A History of Violence, showed how he can punctuate a drama with some nasty scenes. Here it's as unpleasant as it's meant to be, starting as it means to go on with a slicey assassination in a barber shop. This shady world is so convincing, the characters so horribly realistic, that you don't see the surprise coming. It's the best sort of twist, one that has clues laid throughout the plot that you don't want to notice, until one scene changes everything and it all makes sense.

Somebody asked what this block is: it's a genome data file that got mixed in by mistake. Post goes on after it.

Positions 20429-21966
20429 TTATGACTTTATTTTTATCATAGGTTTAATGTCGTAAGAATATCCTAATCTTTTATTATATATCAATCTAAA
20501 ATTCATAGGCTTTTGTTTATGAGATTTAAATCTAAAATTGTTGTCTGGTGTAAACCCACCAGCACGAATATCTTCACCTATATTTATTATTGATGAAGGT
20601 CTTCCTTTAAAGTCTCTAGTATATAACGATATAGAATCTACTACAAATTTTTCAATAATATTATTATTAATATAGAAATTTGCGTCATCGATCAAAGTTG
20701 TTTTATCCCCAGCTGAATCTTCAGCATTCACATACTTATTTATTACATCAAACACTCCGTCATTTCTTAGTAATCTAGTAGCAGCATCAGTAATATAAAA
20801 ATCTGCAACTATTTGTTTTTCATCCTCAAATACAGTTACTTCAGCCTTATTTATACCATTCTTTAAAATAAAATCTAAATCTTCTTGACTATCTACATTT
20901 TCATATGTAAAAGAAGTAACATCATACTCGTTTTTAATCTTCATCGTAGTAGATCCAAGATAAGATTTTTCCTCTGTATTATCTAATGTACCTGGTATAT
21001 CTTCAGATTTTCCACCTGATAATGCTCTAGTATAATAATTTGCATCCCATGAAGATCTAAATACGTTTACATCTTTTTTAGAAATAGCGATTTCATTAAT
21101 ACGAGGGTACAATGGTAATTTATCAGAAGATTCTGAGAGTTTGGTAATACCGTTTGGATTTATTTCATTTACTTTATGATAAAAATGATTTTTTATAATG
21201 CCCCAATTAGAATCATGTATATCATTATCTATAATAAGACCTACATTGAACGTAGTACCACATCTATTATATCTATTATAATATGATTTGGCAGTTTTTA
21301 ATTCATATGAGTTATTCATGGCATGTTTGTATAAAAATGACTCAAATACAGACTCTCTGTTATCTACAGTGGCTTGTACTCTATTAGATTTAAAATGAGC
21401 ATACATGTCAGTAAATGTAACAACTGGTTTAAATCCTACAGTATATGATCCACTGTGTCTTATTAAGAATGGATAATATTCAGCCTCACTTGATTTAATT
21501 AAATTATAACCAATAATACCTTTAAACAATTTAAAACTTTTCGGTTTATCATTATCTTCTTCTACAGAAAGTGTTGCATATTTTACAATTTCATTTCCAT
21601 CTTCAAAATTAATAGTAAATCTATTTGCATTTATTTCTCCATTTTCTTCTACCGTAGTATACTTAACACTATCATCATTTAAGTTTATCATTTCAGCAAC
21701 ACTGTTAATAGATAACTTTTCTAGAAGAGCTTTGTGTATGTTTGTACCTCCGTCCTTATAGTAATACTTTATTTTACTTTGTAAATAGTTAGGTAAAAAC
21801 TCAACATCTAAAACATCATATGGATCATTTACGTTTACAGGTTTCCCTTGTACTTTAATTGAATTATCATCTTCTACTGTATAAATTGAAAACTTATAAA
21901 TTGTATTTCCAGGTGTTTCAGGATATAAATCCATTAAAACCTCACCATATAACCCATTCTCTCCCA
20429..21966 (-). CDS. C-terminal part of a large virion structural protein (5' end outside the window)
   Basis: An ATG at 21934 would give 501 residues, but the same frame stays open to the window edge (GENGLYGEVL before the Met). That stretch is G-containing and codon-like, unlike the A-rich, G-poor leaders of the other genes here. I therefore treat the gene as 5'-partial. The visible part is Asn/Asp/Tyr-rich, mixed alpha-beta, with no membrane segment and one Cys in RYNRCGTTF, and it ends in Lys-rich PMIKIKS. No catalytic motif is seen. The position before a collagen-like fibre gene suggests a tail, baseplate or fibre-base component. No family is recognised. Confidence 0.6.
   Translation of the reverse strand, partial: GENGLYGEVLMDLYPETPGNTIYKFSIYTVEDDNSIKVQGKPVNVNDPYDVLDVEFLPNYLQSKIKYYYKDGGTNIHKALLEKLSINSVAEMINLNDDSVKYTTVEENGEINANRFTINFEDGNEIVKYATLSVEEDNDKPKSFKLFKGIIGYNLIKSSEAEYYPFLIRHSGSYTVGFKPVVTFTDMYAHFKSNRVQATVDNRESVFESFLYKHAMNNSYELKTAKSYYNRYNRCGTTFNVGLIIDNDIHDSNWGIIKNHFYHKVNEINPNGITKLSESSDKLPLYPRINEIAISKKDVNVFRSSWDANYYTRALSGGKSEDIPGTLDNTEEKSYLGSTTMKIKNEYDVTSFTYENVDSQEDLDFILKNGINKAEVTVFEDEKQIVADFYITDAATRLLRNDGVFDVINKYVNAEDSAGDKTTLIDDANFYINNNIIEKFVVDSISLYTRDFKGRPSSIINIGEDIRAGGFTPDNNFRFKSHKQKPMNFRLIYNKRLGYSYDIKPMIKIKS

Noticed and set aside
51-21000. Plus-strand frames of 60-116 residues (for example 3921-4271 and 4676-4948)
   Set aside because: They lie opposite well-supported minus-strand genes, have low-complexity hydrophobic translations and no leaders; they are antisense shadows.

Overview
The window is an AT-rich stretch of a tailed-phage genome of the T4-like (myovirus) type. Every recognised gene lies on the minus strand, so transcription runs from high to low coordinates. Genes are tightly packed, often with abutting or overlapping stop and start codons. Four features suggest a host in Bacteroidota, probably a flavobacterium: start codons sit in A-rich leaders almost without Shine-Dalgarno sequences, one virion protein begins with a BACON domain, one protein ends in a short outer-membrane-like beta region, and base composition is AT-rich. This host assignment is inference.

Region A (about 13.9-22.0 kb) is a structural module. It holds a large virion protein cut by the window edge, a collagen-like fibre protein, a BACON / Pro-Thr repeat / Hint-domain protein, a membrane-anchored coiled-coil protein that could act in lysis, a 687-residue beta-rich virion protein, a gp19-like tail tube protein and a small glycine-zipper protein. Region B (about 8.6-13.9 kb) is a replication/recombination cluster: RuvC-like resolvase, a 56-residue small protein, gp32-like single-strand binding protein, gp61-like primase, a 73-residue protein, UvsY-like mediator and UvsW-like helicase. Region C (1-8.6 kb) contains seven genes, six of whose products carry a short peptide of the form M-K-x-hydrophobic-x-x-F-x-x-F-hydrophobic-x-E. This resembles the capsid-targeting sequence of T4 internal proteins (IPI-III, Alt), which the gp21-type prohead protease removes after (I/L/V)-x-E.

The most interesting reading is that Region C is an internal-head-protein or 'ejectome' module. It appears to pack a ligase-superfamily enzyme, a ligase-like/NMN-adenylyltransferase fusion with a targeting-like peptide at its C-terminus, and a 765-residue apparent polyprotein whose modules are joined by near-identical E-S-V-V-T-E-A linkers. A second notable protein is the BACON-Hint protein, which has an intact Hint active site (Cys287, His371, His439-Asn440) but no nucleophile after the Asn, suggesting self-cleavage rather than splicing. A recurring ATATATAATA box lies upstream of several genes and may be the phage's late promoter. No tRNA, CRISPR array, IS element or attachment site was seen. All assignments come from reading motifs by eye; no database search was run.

As a gangster film it doesn't have flair or comedy; it's more of a dark, violent drama. It may be categorised as a 'thriller' but there aren't that many thrills, it's more worrying. You'll worry about the silly woman who won't stop going to see evil criminals. You'll worry what the crime boss means when he looks at a baby and says 'we can do a deal, yes?'. You'll also worry about any scene that involves the walking embodiment of evil. It occurred to me halfway through watching it that Liam Neeson could turn up and easily kill all of these people. He doesn't do that, but he could.